David Gray Another reason why, as I have said before the FDA should be entirely reformed or completely removed and replaced. But not by a private sector counterpart! I want a say in what drugs are approved for general use by the public.
David Gray "And why can't a 3rd party do the same thing? Why *must* it be done by Gov.?" Because I want a say in what happens and what drugs are approved. If this is left to private entities, I no longer have a say.
David Gray The government has the ability to tackle massive projects with massive funding requirements that the private sector was unable to accomplish on their own. See NASA in the 1960s and the building of the interstate system in the 1950s.
David Gray There are other problems with the magnitude of hoops one must go through to get a drug to pass FDA approval. That is why I believe the whole system needs to be reformed and brought into the modern era. Drugs like tylenol used today by millions that were grandfathered in would never pass approval today. That is a big problem.
David Gray Medicine isn't always as simple as a product that can prove to be defective within a certain time period. Often times someone can take a drug for years and slowly over time the drug could be killing them or making them more susceptible to another form of illness or medical condition.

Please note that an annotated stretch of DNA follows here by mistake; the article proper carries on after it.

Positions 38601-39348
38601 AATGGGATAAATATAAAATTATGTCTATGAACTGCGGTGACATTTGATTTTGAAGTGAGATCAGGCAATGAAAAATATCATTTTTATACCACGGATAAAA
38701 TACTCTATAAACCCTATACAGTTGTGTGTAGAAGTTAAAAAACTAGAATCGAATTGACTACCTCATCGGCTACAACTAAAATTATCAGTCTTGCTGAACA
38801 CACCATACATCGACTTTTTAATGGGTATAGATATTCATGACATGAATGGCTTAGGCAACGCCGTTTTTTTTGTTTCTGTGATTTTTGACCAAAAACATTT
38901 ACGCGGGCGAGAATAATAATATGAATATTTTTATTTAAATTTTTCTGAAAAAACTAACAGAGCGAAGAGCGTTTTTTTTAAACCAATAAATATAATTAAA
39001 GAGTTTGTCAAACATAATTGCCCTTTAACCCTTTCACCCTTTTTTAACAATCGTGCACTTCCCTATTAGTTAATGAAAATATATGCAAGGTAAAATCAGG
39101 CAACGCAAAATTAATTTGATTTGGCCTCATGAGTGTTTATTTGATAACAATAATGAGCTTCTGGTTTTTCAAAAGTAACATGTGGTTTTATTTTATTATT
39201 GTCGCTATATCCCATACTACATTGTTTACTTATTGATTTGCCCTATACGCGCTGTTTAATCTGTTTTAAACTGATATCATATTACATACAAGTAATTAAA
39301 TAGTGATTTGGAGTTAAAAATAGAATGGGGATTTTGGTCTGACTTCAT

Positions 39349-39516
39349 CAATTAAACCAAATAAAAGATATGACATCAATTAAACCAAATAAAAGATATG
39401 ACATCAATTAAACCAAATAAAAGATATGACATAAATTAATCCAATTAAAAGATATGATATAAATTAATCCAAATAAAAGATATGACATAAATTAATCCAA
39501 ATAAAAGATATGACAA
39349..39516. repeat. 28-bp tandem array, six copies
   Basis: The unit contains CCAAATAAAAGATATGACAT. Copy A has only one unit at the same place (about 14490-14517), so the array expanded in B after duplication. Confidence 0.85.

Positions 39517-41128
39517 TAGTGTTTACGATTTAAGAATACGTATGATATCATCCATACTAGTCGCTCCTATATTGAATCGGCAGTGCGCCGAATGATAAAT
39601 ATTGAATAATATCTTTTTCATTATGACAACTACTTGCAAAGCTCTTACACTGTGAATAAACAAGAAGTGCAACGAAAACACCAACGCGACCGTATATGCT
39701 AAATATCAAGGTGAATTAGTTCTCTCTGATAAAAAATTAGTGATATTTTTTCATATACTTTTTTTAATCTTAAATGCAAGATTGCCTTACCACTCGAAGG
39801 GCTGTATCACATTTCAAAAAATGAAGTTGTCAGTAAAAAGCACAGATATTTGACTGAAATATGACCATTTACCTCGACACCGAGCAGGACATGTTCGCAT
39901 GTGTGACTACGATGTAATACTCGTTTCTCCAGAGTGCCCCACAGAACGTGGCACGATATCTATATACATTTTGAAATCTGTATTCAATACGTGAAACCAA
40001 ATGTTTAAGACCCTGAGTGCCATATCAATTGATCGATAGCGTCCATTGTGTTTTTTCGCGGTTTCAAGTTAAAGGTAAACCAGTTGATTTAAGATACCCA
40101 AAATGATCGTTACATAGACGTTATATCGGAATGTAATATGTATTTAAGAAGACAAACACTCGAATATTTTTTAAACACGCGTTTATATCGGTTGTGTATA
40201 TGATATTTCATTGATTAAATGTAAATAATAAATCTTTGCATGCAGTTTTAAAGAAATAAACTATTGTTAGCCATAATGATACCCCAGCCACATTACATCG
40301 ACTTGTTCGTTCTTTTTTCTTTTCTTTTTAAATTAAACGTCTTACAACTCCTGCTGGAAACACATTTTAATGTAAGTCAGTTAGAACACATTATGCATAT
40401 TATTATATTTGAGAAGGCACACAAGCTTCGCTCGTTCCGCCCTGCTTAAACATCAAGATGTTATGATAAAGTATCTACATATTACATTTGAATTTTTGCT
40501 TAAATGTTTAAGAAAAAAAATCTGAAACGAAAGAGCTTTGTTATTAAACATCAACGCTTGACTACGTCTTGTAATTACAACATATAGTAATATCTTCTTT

David Gray The proliferation of the mortgage backed security and the resulting fall of the entire financial market because of their lack of oversight was a result financial firms buying and selling them like wild cakes (see Bear Stearns).
David Gray No faulty assumption. I want a say in how drug manufacturers development and market drugs to me. I can't have that without government involvement. Handing this over to the private sector would be one of the worst decisions I can comprehend in modern times. There are just some things the government should have its hand in. I agree that the FDA is bloated. I even suggested it should be replaced entirely. Just not with a private sector counterpart.
David Gray They get the information provided to them from the banks that put the crap together in the same way the FDA gets product information and testing protocols. It's not apples to oranges. It's the same thing.